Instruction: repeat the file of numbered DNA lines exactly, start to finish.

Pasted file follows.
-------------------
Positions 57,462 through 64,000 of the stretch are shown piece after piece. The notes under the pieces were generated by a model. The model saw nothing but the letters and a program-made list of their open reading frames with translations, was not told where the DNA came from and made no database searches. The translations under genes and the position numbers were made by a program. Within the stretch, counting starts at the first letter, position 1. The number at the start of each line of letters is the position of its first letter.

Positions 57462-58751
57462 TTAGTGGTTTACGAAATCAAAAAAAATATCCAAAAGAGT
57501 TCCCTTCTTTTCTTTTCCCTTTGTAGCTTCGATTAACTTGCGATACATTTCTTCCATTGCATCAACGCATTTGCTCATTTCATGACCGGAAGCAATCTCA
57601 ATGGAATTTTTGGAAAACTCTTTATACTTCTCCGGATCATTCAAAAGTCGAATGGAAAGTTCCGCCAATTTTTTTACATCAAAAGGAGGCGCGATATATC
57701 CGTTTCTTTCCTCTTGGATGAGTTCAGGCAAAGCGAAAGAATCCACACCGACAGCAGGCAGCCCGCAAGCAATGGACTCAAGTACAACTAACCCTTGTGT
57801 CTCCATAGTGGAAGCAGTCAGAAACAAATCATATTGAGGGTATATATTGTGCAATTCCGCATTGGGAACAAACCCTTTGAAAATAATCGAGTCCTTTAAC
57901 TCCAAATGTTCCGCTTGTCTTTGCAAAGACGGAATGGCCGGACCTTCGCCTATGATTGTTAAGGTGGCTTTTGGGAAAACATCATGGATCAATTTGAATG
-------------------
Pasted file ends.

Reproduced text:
Positions 57,462 through 64,000 of the stretch are shown piece after piece. The notes under the pieces were generated by a model. The model saw nothing but the letters and a program-made list of their open reading frames with translations, was not told where the DNA came from and made no database searches. The translations under genes and the position numbers were made by a program. Within the stretch, counting starts at the first letter, position 1. The number at the start of each line of letters is the position of its first letter.

Positions 57462-58751
57462 TTAGTGGTTTACGAAATCAAAAAAAATATCCAAAAGAGT
57501 TCCCTTCTTTTCTTTTCCCTTTGTAGCTTCGATTAACTTGCGATACATTTCTTCCATTGCATCAACGCATTTGCTCATTTCATGACCGGAAGCAATCTCA
57601 ATGGAATTTTTGGAAAACTCTTTATACTTCTCCGGATCATTCAAAAGTCGAATGGAAAGTTCCGCCAATTTTTTTACATCAAAAGGAGGCGCGATATATC
57701 CGTTTCTTTCCTCTTGGATGAGTTCAGGCAAAGCGAAAGAATCCACACCGACAGCAGGCAGCCCGCAAGCAATGGACTCAAGTACAACTAACCCTTGTGT
57801 CTCCATAGTGGAAGCAGTCAGAAACAAATCATATTGAGGGTATATATTGTGCAATTCCGCATTGGGAACAAACCCTTTGAAAATAATCGAGTCCTTTAAC
57901 TCCAAATGTTCCGCTTGTCTTTGCAAAGACGGAATGGCCGGACCTTCGCCTATGATTGTTAAGGTGGCTTTTGGGAAAACATCATGGATCAATTTGAATG